Express vs. Koa Middleware

Introduction

Koa.js is a Node.js based web framework built by some of the same people behind Express.js. Koa prides itself on being a smaller, more robust, and more expressive foundation for web applications. Some of the more obvious differences between Koa and Expess include the use of generators instead of callbacks (no more callback hell!) and the fact that Koa does not come bundled with any middleware by default. In fact, Express middleware is incompatible with Koa, but there are a growing number of middleware built for Koa.

Setup

Working with Koa is very similar to working with Express. However, you will need to use a version of Node that is compatible with the Harmony flag (Node >= v0.11.13).

Normally, you would run your script via:
$ node index.js

To use Koa, you will need to run your scripts with the Harmony flag:
$ node --harmony index.js

That is all there is to it. Note that the Harmony flag also allows us to use certain ES6 features such as arrows.

Express vs Koa Middleware

We are going to set up a simple web server with Express, and then we will compare it to a simple web server written with Koa.

Express:

var app = require('express')();

app.use(function myMiddleware(req, res) {  
  res.send('Hello world.');
});

app.listen(3000, function() {  
  console.log('Server listening on localhost: ' + 3000);
});

Now the same thing with Koa:

var app = require('koa')();

app.use(function* myMiddleware() {  
  this.response.body = 'Hello world.';
});

app.listen(3000, () => {  
  console.log('Server listening on localhost: ' + 3000);
});

The first thing you may notice is the difference between Express and Koa's middleware signatures. Express middleware typically conform to the signature function funcName(req, res, ...) where the request and response objects are passed as arguments to the middleware.

Koa takes an alternate approach. Koa middleware signatures conform to function* myFunc(...). The asterisk denotes that the function is a generator. Each Koa middleware has a context which provides access to various data via the this keyword. So, this means that you can access request related data via this.request and response related data via this.response.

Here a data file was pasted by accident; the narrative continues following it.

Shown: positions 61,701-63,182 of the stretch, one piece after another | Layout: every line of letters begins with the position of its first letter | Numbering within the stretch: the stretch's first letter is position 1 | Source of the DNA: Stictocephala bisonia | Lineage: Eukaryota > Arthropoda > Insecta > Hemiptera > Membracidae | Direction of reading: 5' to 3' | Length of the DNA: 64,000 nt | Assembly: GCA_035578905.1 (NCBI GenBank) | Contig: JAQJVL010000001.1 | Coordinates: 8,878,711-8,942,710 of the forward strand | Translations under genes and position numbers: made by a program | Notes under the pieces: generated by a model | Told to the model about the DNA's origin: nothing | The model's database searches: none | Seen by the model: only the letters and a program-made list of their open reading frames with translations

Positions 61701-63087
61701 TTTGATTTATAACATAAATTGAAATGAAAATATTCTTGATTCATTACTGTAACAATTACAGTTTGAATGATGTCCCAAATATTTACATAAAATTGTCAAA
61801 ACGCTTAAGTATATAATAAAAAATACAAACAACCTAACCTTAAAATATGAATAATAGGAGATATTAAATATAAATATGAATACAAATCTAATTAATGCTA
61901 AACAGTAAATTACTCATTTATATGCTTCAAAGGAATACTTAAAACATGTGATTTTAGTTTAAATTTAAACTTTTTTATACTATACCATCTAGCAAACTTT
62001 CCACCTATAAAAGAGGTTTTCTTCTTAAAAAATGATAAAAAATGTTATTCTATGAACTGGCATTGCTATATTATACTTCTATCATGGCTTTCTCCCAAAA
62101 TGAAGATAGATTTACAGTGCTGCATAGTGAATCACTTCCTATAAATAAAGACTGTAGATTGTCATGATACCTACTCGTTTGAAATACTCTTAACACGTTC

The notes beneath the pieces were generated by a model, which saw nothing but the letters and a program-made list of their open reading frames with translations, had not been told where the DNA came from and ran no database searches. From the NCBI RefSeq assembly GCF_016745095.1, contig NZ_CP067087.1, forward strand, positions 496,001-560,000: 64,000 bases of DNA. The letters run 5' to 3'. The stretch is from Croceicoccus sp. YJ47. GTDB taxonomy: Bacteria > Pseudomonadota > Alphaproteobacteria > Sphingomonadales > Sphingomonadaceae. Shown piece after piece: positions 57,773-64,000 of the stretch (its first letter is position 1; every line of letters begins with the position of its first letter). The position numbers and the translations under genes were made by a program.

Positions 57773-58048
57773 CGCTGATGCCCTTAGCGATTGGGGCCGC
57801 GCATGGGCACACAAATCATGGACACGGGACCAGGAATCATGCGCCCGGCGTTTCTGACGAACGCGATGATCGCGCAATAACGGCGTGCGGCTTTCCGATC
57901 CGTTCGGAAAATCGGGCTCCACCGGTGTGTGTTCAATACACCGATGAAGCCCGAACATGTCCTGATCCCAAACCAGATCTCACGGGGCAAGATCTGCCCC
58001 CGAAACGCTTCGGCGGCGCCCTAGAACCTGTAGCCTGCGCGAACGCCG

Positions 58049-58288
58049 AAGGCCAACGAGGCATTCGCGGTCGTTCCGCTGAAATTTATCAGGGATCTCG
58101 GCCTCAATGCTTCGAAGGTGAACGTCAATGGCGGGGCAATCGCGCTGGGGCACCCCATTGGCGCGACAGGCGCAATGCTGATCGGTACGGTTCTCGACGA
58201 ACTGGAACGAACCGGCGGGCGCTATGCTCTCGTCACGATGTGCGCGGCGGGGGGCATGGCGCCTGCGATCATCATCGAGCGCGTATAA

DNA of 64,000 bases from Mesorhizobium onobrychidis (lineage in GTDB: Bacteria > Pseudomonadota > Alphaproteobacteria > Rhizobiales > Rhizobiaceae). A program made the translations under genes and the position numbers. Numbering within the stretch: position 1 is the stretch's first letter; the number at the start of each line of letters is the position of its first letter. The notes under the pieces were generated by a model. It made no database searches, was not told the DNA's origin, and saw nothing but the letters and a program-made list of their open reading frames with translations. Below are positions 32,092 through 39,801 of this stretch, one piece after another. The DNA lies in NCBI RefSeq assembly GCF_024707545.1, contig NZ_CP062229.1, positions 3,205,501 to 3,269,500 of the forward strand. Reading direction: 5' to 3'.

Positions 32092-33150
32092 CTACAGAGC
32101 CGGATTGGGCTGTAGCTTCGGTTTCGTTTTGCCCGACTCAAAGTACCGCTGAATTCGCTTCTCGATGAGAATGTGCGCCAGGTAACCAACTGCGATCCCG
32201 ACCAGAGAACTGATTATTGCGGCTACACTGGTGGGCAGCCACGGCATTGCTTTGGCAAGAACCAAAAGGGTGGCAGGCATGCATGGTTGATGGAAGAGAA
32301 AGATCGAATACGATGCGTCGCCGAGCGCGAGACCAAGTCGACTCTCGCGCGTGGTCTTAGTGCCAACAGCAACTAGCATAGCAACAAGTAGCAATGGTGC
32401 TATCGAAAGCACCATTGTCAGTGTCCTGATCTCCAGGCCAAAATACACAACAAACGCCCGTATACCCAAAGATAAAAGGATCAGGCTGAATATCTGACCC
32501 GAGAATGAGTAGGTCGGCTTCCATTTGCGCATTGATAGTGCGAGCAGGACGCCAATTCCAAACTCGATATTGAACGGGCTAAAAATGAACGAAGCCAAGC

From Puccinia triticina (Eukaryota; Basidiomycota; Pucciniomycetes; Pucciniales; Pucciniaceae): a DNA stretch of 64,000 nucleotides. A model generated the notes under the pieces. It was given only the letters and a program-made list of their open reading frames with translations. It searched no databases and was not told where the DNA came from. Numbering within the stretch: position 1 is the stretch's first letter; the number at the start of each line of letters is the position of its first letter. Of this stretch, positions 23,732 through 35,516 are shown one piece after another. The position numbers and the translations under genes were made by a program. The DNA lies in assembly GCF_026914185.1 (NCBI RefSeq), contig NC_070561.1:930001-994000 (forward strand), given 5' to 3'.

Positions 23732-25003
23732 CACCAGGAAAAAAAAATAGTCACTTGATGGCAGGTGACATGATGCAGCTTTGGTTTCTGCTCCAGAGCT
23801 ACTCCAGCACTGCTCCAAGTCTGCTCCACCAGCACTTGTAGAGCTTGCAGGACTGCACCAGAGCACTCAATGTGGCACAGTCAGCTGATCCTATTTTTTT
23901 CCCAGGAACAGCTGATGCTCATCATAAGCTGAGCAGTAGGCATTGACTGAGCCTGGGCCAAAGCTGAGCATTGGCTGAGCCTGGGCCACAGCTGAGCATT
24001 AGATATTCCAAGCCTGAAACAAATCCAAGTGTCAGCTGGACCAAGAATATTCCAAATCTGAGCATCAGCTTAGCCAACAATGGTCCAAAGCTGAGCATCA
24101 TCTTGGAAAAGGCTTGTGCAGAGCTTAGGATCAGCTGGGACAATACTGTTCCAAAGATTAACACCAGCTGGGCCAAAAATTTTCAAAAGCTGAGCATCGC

Another thing that you may notice is the shorthand version of an anonymous function passed as a callback to app.listen. This feature is not part of Koa, it is a feature of ES6 known as an arrow function. Arrow functions can only be used in place of anonymous functions, and they can not be generators.

Multiple Middleware

Now we will add a second layer of middleware to each of our examples.

Express:

var app = require('express')();

app.use(function myMiddleware(req, res, next) {  
  res.write('Hello world.');
  next();
});

app.use(function mySecondMiddleware(req, res) {  
  res.write('\nI am a second middleware.');
  res.end();
});

app.listen(3000, function() {  
  console.log('Server listening on localhost: ' + 3000);
});

Koa:

var app = require('koa')();

app.use(function* myMiddleware(next) {  
  this.response.body = 'Hello world.';
  yield next;
});

app.use(function* mySecondMiddleware() {  
  this.response.body += '\nI am a second middleware.';
});

app.listen(3000, () => {  
    console.log('Server listening on localhost: ' + 3000);
});

If we were to run both of these examples the end result would be the same. You may be wondering what the yield keyword in the Koa example does. I will go into how Koa middleware utilizes the yield keyword in my next post, but until then think of it as a typical function call.

Conclusion

So, we have set up basic Express and Koa examples to help us understand how each framework handles middleware. There are many similarities between Express and Koa, but overall Koa sets out to streamline and simplify the process of writing web servers with Node.

Code examples for this post can be found at CraterDust's GitHub.